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Adobe Gama and Win 7
Last Post 29 Jul 2010 06:04 AM by . 1 Replies.
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CharlesUser is Offline

28 Jul 2010 02:50 AM  

Hello, can anyone help with this question.
I use PhotoCAL to calibrate my system and have to make sure that adobe gama is not in the startup folder.
In Win XP installing programs like Adobe photoshop CS2 Adobe Gama is installed in the startup folder.
I have Win 7 on my Laptop and I cannot find any folders that show a similar folder, so is adobe gama still loaded by default.


BkkSteveUser is Offline

29 Jul 2010 06:04 AM  

Hi Charles -


As you know, Adobe Gamma was a 'very rough' method of adjusting your screen and colors from years past.  When using a color profile software/device you'll for sure want Adobe Gamma disabled or it will conflict with your color profiling device and create all kinds of havoc.

I think.. but I'm not sure.. that because WIndows XP doesn't have a color management control applet, or at least it didn't until Windows provided an optional color management applet somewhere betweeen SP2 and SP3.. that Adobe automataically installs their gamma profiler on XP.  Vista and Win7 both have built in color management applets.. and while there used to be some issues with Vista's color applet working correctly.. those issues have been long solved with current video card driver updates along with Window's Vista service pack (SP) updates.  Win7 had absolutely no issueds with it's color management unless you're trying to color profile two monitors and then it 'can' get a bit weird and is a topic unto itself.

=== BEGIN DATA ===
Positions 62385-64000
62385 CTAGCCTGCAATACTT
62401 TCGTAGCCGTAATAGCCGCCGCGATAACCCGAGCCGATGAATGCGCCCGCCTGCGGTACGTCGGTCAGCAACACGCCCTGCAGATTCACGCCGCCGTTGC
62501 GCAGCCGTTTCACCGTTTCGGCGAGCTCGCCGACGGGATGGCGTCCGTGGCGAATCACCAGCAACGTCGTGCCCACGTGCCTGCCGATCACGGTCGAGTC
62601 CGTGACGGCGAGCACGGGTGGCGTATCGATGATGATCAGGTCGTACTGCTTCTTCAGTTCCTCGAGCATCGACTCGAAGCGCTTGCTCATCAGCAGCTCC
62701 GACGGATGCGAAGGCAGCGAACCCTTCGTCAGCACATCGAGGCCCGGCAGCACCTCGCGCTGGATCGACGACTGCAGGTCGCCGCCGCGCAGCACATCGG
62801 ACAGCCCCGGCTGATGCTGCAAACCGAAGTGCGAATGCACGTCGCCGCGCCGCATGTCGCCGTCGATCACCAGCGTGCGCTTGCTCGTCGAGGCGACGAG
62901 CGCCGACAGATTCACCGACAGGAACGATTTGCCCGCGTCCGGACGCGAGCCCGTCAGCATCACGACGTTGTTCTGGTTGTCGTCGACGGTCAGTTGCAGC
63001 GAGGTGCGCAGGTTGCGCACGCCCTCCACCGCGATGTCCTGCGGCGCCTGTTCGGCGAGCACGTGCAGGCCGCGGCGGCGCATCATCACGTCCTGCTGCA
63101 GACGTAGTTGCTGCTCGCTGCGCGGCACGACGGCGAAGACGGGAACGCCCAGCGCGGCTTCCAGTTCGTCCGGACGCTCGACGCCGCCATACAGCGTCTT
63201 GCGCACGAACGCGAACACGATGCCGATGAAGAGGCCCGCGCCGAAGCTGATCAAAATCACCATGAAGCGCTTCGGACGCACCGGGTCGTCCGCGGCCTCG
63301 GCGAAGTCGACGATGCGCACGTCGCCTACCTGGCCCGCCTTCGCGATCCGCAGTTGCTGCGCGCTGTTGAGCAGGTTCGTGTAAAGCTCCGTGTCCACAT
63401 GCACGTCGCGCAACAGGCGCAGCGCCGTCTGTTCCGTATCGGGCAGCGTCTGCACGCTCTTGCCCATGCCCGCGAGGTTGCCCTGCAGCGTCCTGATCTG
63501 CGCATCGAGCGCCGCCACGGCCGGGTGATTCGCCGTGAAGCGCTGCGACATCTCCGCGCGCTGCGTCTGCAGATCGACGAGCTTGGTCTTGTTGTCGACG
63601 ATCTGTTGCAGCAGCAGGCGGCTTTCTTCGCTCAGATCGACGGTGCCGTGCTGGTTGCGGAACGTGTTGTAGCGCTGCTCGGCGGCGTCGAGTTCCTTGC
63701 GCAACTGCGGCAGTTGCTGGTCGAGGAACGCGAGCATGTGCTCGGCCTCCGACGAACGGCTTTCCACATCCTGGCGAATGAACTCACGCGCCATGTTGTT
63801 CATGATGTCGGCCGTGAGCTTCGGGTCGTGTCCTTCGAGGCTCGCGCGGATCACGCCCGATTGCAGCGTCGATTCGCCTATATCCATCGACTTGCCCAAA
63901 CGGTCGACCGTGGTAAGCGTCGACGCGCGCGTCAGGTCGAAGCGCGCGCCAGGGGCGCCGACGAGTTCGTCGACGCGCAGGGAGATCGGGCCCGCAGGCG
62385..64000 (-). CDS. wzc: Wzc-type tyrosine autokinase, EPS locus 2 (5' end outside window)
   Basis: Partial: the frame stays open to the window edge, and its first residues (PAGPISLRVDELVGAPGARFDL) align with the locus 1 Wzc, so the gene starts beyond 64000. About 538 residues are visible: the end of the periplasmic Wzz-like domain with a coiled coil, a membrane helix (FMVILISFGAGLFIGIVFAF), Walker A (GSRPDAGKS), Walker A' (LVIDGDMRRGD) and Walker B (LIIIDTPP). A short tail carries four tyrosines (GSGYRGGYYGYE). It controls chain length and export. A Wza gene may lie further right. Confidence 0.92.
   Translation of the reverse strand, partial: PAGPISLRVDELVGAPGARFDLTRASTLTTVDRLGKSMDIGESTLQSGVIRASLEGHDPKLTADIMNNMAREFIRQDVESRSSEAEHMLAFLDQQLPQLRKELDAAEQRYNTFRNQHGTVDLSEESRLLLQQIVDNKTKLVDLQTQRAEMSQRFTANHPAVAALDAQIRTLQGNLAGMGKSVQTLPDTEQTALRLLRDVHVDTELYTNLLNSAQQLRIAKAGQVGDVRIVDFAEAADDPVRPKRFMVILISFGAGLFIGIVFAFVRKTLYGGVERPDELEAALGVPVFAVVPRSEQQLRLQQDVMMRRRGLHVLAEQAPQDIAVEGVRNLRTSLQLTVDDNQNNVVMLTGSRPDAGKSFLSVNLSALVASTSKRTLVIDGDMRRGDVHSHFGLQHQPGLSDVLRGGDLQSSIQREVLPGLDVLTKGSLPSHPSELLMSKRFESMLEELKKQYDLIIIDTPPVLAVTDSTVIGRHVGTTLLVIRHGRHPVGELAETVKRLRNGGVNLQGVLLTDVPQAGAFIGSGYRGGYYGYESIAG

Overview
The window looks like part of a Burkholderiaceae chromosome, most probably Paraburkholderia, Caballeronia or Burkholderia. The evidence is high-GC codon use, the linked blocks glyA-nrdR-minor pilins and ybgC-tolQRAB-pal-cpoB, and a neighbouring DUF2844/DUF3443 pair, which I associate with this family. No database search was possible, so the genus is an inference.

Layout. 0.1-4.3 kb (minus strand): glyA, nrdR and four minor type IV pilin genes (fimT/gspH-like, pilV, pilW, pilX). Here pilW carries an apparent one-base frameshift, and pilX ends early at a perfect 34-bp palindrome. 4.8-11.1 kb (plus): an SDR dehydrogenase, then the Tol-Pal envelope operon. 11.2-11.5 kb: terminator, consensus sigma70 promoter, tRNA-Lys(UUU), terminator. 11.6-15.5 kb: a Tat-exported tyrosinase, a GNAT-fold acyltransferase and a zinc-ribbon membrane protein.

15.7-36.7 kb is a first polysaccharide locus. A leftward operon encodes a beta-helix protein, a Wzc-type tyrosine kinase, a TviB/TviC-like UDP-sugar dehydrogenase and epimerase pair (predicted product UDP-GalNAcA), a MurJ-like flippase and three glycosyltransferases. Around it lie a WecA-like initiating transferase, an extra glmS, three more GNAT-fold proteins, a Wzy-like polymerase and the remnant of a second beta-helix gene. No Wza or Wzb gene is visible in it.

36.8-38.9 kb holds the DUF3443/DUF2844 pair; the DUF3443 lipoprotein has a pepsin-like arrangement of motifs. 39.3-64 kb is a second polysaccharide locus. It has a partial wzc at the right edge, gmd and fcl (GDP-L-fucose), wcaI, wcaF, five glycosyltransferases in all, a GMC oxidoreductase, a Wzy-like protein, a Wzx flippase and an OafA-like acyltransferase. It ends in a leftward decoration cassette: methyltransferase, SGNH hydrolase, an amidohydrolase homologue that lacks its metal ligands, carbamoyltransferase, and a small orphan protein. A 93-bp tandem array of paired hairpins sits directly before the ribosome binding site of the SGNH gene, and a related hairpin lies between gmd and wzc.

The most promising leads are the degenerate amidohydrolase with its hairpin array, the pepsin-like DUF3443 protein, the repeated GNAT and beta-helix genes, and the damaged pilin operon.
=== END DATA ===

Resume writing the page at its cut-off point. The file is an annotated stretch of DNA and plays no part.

For these reasons I don't think Adobe installs it's Gamma profilers on VIsta or Windows7 systems.  At least nothing I've ever noticed when setting up many such computers.

However, there are two places to check.  One is your startup folder.  Make sure only what you need is here.


Another is your msconfig.sys file.  You can type this in your run command line in your Win7 startup menu and it will come right up.  Choose the "startup" tab and uncheck anything that says "Adobe Gamma" if you can find something (you won't) and then take this time to look at all those programs starting and running automatically and ask yourself if you really need them.  If in doubt if you need one of those programs then Google it and you'll find multiple (hundreds) of references talking about that file and if it's safe to disable it.  I recommend only running what you absolutely need in your startup folder.  On systems with limited CPU power or limited ram, these adjustments can give you a huge performance gain.  Even with a high power system you can get a huge performance gain.. for sure the way to manage your system.. as little loaded in resident memory as possible.

I hope this helps.



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